A project to construct one of the earliest mechanical computers based on sketches by its designer, Charles Babbage, has received a major boost.
The Science Museum in London has agreed to help by digitising the mathematician’s original plans.
Eventually the images will be used to create a full working model of the Analytical Engine.
Conceived in the late 1830s, it foreshadowed the modern computer revolution by more than a century.
Babbage’s many notepads and sketch books are currently held in the Science Museum’s archives, but have never been converted into a form that is easily accessible.
It is hoped that the digital documents will allow researchers around the world to pick apart the many disparate ideas and settle on the definitive version of the machine.
“There are some complete plans, they are just not totally complete. There will be a degree of interpretation,” said John Graham-Cumming, the programmer and computer historian who has been championing the project.
Mr Graham-Cumming explained that, following a period of study, a computer simulation of the Analytical Engine would be produced before its eventual construction.
“The machine itself is going to be enormous, about the size of a small steam train, so the simulation is important to allow anyone access,” added Mr Graham-Cumming.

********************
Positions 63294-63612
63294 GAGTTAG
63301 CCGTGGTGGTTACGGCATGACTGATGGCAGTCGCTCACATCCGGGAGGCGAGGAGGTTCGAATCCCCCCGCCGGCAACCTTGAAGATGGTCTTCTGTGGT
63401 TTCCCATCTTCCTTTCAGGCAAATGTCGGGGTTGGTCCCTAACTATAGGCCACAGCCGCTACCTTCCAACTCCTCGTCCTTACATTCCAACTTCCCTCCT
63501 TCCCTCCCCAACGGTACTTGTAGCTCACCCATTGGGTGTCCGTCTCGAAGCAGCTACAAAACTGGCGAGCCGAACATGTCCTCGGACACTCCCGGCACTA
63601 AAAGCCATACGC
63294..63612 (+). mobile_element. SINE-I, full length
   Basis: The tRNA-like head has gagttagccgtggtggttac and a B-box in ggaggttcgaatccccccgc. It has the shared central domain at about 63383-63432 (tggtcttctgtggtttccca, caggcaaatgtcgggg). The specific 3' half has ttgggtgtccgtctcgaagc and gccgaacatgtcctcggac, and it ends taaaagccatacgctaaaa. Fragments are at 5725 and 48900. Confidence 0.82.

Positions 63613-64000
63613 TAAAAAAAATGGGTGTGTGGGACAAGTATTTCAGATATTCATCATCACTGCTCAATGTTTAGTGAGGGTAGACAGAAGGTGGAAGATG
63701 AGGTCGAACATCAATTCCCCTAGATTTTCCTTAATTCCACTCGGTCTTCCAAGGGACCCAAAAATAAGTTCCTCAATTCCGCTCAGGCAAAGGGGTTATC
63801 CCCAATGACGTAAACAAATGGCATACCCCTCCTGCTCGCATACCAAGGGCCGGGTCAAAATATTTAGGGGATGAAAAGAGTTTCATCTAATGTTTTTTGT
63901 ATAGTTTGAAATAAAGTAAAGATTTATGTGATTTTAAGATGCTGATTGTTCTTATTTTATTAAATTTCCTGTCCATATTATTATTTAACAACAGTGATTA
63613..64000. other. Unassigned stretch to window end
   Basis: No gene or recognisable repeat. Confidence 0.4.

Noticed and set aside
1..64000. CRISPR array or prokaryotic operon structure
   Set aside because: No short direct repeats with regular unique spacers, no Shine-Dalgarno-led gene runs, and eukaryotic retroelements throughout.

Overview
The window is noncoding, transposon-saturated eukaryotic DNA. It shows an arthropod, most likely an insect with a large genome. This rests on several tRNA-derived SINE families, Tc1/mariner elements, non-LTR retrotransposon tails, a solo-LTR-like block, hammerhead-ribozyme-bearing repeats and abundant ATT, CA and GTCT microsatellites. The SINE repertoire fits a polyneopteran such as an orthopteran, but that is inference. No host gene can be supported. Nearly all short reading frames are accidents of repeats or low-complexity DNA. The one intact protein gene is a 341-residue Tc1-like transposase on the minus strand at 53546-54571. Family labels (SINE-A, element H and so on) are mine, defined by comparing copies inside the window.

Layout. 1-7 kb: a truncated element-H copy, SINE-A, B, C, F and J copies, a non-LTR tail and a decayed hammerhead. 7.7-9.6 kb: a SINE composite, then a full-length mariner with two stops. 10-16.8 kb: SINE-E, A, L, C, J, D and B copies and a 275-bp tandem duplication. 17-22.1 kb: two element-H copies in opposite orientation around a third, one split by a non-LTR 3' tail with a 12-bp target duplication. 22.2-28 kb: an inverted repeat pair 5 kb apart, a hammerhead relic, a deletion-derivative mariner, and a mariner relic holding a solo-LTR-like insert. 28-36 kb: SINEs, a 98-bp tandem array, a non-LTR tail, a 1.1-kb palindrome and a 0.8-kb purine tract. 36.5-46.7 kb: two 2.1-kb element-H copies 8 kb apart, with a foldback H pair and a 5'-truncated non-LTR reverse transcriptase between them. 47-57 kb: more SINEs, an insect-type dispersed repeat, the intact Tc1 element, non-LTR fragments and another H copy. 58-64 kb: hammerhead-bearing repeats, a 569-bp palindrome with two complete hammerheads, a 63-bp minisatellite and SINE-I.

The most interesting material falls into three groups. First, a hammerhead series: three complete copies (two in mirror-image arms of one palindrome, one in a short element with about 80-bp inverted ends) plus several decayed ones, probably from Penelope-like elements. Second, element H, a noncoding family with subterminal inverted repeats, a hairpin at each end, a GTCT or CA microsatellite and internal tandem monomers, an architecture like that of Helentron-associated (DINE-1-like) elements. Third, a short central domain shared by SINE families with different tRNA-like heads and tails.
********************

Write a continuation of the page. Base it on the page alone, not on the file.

Another key figure in the drive to build the Analytical Engine is Doron Swade, the Science Museum’s curator of computing who led the construction of Babbage’s earlier design, the Difference Engine No.2 between 1989 and 1991.
Where the Difference Engine was essentially an early calculator, the more sophisticated Analytical Engine is closer to a complete computer, with input via punched cards, processing by its rotating mechanical barrels and output to a printer, plotter or ringing bell.
In terms of processing power, Mr Graham-Cumming said it was possible to make some rough estimates about the Analytical Engine’s capability.
Its memory would be equivalent to around 675bytes, or just over half that of Sinclair’s ZX81, released in 1981. A later proposal by Babbage called for 20KB of storage.
The machine’s clock speed would work out at around 7Hz, compared to the ZX81’s 3.2MHz. Current high end microprocessors currently run at around 3GHz, although their sophisticated architecture means they are many, many times more powerful.
“[The Analytical Engine] is actually quite fast given that it’s all in cogs, so Babbage was thinking about something relatively powerful. Of course, we’re far beyond that now,” said Mr Graham-Cumming.
The project does not yet have a fixed timescale, although it was unlikely to produce anything physical for “at least five years”.
Mr Graham-Cumming said he had set the goal of completing it by 2021 – the 150th anniversary of Charles Babbage’s death.